TAMPA, Fla. -- This is the Super Bowl without superstars.
There will be no John Elway or Brett Favre playing quarterback in Sunday's NFL championship game. Instead, there's Baltimore's Trent Dilfer and New York's Kerry Collins.
The Ravens have a member of the league's all-time team, safety Rod Woodson. Yet Deion Sanders, who hasn't been anywhere near Raymond James Stadium this week, is a whole lot better known.
Baltimore also has the NFL defensive player of the year, middle linebacker Ray Lewis. But the biggest headlines he's made were when he was charged with murder last year; the charges subsequently were dropped in a plea bargain.
Shannon Sharpe is one of the best tight ends ever to play the game. His prime, however, came and went with Denver.
Several Giants certainly have catchy first names - Tiki, Amani - but they don't have the flash of a Deion. Jason Sehorn is engaged to television star Angie Harmon, but says he's merely an "arm piece."
America's most glamorous game is missing, well, glamour.
"It's a little different," said Sharpe, who won Super Bowls with the Broncos in 1998 and '99. "You don't have the big names like John Elway and Brett Favre, or Terrell (Davis) and Jamal (Anderson) going at it."
Frankly, the Ravens and Giants couldn't care less.
"We're not here to make stars of ourselves," Pro Bowl linebacker Jessie Armstead said. "We're here to win a championship."
Few teams have done that with such obscure casts. Not since the 1991 Washington Redskins has a club been as relatively faceless as these Giants and Ravens.
But faceless to outsiders doesn't necessarily mean unknown to the players.
Or does it?
"We go for something called a tone-setter," Lewis said. "Our defense thrives on it. Basically, it's taking your star out of the game.
"I don't mean hitting him in the knee or anything like that. When their star has the ball, we're going to make him pay for it, remember getting hit. It changes the whole game if you get to their star."
So, Ray, who is their star?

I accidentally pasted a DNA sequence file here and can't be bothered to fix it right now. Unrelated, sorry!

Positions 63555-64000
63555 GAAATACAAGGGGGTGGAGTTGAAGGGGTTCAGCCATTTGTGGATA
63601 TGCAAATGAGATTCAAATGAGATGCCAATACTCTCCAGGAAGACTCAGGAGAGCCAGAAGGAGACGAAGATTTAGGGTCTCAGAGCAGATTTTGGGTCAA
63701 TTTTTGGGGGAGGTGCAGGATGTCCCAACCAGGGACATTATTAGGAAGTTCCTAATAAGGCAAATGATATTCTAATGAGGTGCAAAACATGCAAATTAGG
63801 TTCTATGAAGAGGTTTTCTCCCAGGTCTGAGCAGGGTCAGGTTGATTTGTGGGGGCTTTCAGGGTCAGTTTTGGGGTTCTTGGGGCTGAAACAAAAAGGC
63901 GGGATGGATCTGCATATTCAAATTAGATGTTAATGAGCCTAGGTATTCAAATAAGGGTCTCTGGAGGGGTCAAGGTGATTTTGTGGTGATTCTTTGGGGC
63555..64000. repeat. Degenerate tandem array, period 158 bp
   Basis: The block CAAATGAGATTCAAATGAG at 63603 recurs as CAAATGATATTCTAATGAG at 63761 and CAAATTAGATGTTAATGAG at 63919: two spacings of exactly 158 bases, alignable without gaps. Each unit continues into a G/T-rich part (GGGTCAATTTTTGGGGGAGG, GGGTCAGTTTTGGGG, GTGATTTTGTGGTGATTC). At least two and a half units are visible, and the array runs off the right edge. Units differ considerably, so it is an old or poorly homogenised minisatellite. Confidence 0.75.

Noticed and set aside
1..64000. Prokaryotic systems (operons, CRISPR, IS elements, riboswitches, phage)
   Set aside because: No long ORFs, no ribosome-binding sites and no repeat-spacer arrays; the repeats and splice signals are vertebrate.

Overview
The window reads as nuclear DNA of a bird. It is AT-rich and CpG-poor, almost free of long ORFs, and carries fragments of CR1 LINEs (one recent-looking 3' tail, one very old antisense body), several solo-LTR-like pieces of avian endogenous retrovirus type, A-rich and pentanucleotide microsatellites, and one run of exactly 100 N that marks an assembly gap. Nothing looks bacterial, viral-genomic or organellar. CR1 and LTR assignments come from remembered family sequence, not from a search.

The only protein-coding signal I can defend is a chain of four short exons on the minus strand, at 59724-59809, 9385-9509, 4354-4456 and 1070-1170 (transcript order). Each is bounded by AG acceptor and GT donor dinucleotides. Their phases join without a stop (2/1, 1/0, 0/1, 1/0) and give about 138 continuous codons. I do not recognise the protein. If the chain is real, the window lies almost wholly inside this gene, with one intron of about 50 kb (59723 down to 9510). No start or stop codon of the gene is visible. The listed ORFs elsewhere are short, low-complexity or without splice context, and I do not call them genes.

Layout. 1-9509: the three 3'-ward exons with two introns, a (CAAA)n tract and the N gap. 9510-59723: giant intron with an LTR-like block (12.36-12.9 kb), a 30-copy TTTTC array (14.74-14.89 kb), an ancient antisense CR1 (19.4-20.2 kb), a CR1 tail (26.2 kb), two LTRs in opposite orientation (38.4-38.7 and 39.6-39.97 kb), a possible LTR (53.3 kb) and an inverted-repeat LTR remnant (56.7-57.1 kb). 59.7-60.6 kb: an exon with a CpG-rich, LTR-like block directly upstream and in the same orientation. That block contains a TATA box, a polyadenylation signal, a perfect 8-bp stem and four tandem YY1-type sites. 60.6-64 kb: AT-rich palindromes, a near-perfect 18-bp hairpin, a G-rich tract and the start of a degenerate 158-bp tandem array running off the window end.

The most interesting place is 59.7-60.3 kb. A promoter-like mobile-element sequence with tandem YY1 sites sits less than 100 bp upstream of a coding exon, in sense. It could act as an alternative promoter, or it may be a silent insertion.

His blank stare spoke volumes.
Not that the Ravens are disrespecting a Pro Bowler such as Armstead, or a record-setter such as Collins, who threw for five touchdowns in the 41-0 NFC title game rout of Minnesota.
They simply aren't reminiscent of Lawrence Taylor or Phil Simms.
"You can't ever walk on the field and see your opponent across from you and think, `Hey man, he's good,' " Lewis said. "The thing we live by is you never have to respect anybody else you're playing against, but don't disrespect them. That's when you take it to a totally different level."
The Giants seem to revel in semi-anonymity. The versatile Barber isn't even the No. 1 running back in his home stadium, not with Curtis Martin playing for the Jets.
Does that bother Barber? Or his teammates?
"We've been a team that is worried about Sundays and not Monday through Saturday and all that is said," Barber said. "We're about what gets things done.
"We don't care about publicity. The reason we do not get a lot of credit is we don't have the one big name, the Marshall Faulk. We're role players who don't gravitate toward the spotlight and mouth off.
"You can be yourself in New York, because there are so many different personalities. We're overshadowed by the Yankees and the Mets and the Rangers ..."
Thye'll get plenty of notice if they are lifting the Vince Lombardi Trophy on Sunday night.
"Whenever you're on center stage," wideout Amani Toomer said, "you want to show your best. This is the biggest stage in football. It's a place where stars are made."